After nearly a yearlong investigation by Human Resources, I was accused, interrogated, and ultimately convicted of three collegiate crimes: “mis-gendering” a colleague, harassment, and retaliation. As punishment, I was assigned to a reeducation program which would culminate in the writing of an essay in which I would “reflect” on what I had done wrong and how I would avoid those crimes in the future. All of a sudden, I was no longer a respected professor with over thirty years of experience in my field. I was, at best, woefully ignorant and, at worst, downright evil—someone who had to start over from scratch and be taught the manners and mores that would allow me to reenter this new-narrative society.
So, I have spent part of my summer break watching training videos and writing my reflective essay as a condition of my continued employment. In the process, I have learned three things which I’d like to share with you.
First, if you are like me, a white male of a certain age, don’t expect the presenters in any of the trainings to look like you. While we are constantly told by the educational bureaucracy that in order for our students to learn, they have to have instructors that look like them, not a single person in any of the trainings I was required to complete looked like me. In fact, the only time a white male of any age was shown at all was in those short vignettes which illustrated the horrors committed by those in most need of correction. This is ironic for a video titled, How To Be More Inclusive. White men are only valuable for demonstrating their inhumanity toward their fellow human beings. Once that was done, the woman, or person of color, would come in to point out the errors of his behavior and make sure that he was properly ashamed.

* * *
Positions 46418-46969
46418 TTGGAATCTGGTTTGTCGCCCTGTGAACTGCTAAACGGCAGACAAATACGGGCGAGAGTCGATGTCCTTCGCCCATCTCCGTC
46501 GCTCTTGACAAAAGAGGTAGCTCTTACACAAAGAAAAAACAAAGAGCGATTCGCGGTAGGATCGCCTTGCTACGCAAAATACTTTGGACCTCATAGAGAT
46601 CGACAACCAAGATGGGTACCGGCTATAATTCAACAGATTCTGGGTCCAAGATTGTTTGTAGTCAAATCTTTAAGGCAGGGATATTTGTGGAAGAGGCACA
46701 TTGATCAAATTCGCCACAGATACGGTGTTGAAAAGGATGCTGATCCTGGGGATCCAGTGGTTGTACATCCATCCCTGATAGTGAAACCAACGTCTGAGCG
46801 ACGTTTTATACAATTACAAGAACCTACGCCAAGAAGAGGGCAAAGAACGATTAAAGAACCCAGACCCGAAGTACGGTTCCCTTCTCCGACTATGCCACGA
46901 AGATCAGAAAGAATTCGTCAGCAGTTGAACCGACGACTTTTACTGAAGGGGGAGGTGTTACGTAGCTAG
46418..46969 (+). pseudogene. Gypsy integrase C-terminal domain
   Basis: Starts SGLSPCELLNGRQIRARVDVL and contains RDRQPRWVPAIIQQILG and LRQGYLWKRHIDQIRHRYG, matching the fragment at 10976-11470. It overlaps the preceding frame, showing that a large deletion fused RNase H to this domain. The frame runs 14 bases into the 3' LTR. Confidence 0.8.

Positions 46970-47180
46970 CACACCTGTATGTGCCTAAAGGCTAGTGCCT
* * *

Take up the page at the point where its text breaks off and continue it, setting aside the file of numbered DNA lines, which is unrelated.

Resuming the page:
Unlike the trainings of my youth, where mistakes were shown, pointed out, and then corrected, there was no redemption. After shaming the offender, the all-knowing presenter simply moved on to the next point. In the secular religion of anti-racism and transgender ideology, that’s the point, isn’t it? Confession and penance are demanded, but there can be no grace, at least not for those whose race, sex, or gender identity is considered “privileged.” There can only be endless submission. Again, the irony is palpable with titles like I Don’t See Color, I Just See People: Becoming Culturally Competent or Promoting Respect in the Workplace for Employees. This kind of doublespeak might confuse even George Orwell.